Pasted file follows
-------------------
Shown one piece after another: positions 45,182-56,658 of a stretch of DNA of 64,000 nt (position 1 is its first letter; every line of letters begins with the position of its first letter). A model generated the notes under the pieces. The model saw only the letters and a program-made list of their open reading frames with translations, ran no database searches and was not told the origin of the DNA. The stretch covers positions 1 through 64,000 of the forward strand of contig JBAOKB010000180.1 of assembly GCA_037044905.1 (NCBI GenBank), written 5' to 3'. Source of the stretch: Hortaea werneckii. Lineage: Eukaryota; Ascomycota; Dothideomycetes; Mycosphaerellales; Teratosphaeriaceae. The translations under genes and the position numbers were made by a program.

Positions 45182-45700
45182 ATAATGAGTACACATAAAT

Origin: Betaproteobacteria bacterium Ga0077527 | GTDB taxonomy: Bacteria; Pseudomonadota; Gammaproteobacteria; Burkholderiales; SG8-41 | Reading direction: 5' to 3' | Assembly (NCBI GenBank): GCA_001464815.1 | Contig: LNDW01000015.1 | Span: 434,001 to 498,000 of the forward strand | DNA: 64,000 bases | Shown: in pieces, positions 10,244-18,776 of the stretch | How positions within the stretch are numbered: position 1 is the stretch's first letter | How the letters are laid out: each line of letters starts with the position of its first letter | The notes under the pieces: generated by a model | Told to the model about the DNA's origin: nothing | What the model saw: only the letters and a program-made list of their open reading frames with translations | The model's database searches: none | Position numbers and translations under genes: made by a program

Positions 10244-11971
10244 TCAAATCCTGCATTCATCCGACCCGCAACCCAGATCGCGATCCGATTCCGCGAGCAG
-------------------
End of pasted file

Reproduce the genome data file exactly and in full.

Shown one piece after another: positions 45,182-56,658 of a stretch of DNA of 64,000 nt (position 1 is its first letter; every line of letters begins with the position of its first letter). A model generated the notes under the pieces. The model saw only the letters and a program-made list of their open reading frames with translations, ran no database searches and was not told the origin of the DNA. The stretch covers positions 1 through 64,000 of the forward strand of contig JBAOKB010000180.1 of assembly GCA_037044905.1 (NCBI GenBank), written 5' to 3'. Source of the stretch: Hortaea werneckii. Lineage: Eukaryota; Ascomycota; Dothideomycetes; Mycosphaerellales; Teratosphaeriaceae. The translations under genes and the position numbers were made by a program.

Positions 45182-45700
45182 ATAATGAGTACACATAAAT

Origin: Betaproteobacteria bacterium Ga0077527 | GTDB taxonomy: Bacteria; Pseudomonadota; Gammaproteobacteria; Burkholderiales; SG8-41 | Reading direction: 5' to 3' | Assembly (NCBI GenBank): GCA_001464815.1 | Contig: LNDW01000015.1 | Span: 434,001 to 498,000 of the forward strand | DNA: 64,000 bases | Shown: in pieces, positions 10,244-18,776 of the stretch | How positions within the stretch are numbered: position 1 is the stretch's first letter | How the letters are laid out: each line of letters starts with the position of its first letter | The notes under the pieces: generated by a model | Told to the model about the DNA's origin: nothing | What the model saw: only the letters and a program-made list of their open reading frames with translations | The model's database searches: none | Position numbers and translations under genes: made by a program

Positions 10244-11971
10244 TCAAATCCTGCATTCATCCGACCCGCAACCCAGATCGCGATCCGATTCCGCGAGCAG